You’re busy at work. You live a hectic lifestyle. You fall into your comfort zone, where habits and patterns keep your anxiety down and make the daily grind a little easier.
However, if you’re snuggled too comfortably in your warm and fuzzy status quo for too long, blind spots may develop. And before you know it, you’re too set in your ways, reluctant to change even though you acknowledge that change is for the better.
So anytime (how about now?) is a fine time to take a good look at your style choices. What gaffes are you unknowingly making? Check out these nine style mistakes; if you’re committing these offences, rectify them before it’s too late.
1. CHOOSING UNSUITABLE COLOUR COMBINATIONS
When you’re younger, it’s all about trying out bolder sartorial choices to assert your individuality, isn’t it? The earlier you get the experimentation over and done with, the earlier you'll be equipped with knowledge on the best colour combinations that complement your skin tone and hair colour. (We have written an article on choosing the right suit colour that complements your skin tone and hair colour.)
2. WEARING TOO MANY ACCESSORIES
Accessories can be a fine line to tread. Pile on too many and you’re trying too hard; forego them and you could look a little drab. So take a leaf out of Goldilocks’s book: Accessorise just enough to complete your outfit. Your accessories should catch some attention, yet only complement – and not outshine – your outfit. Take your pick from a watch, tie clip, pocket square, bracelet, cufflinks and brooch. But remember, a safe guideline will be no more than five items at once.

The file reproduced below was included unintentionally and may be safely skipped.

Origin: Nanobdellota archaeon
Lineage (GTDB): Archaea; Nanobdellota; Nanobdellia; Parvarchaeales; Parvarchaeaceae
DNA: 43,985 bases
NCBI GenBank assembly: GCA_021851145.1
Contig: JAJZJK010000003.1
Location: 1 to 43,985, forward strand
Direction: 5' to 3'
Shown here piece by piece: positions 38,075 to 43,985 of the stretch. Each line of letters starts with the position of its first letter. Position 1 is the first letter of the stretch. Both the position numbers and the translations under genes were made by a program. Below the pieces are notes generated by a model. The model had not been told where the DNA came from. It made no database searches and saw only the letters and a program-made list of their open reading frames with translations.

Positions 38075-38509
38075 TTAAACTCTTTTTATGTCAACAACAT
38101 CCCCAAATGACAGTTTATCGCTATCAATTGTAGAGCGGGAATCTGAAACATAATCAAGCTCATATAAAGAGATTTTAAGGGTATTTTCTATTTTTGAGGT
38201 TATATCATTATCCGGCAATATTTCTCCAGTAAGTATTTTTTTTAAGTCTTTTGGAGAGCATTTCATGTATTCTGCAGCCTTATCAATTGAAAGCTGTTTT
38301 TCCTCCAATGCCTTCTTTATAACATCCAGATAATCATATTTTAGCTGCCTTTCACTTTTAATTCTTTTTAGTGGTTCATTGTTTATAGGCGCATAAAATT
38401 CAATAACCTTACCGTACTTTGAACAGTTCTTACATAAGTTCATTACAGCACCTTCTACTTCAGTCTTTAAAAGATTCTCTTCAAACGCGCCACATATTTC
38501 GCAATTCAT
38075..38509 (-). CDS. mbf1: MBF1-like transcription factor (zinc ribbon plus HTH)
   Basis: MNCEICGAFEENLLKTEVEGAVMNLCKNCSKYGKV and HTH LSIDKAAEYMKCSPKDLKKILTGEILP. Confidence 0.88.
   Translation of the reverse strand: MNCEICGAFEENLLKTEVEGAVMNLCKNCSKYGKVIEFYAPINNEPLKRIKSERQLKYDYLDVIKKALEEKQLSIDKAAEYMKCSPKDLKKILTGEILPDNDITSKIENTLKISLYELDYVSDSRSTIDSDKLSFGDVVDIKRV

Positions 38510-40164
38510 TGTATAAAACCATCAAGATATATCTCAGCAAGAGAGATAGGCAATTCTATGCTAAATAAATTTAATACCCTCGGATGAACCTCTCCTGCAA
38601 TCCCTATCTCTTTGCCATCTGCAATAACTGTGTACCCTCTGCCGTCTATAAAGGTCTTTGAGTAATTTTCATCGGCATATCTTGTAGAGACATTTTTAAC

3. MATCHING YOUR TIE EXACTLY TO YOUR POCKET SQUARE
Have you seen pocket squares and ties with similar prints and designs bundled as a set? Surely they are meant to be worn together? And what great deals – especially when it’s the festive sale period – right?
If you’re thinking of putting your hard-earned money down on them, don’t. Your tie and pocket square shouldn’t be exactly the same. We’re not saying that they shouldn’t match. What we’re saying is that they shouldn’t be identical, yet they should match and be complementary to each other.
Take a look at this example:
The pocket square in the above pictures subtly reflect the dominant colour of the corresponding tie. The burgundy trimming on the white pocket square is a match to the burgundy tie. That’s what we mean by complementary. (Of course, there are other ways to match your pocket squares with your ties.)
4. NOT TAKING CARE OF YOUR DRESS SHOES
(A pair of poorly maintained shoes ruins your entire outfit. Image source)
You can tell a man by his shoes, so goes the old saying. And now, research from the University of Kansas has suggested so too – you can judge a man with 90% accuracy just by looking at his shoes.
How does that work? We’ll break it down for you.
It takes at least an hour each time to go through the four essential steps of grooming your dress shoes. And you need to do this at least twice a month. Going the distance for your shoes takes discipline, patience and attention to details. No lazy guy is ever going to wear a pair of well-groomed shoes unless he sends them to a professional regularly.
(A good example of well-maintained shoes from Justin Patrick. Image by Common Suits)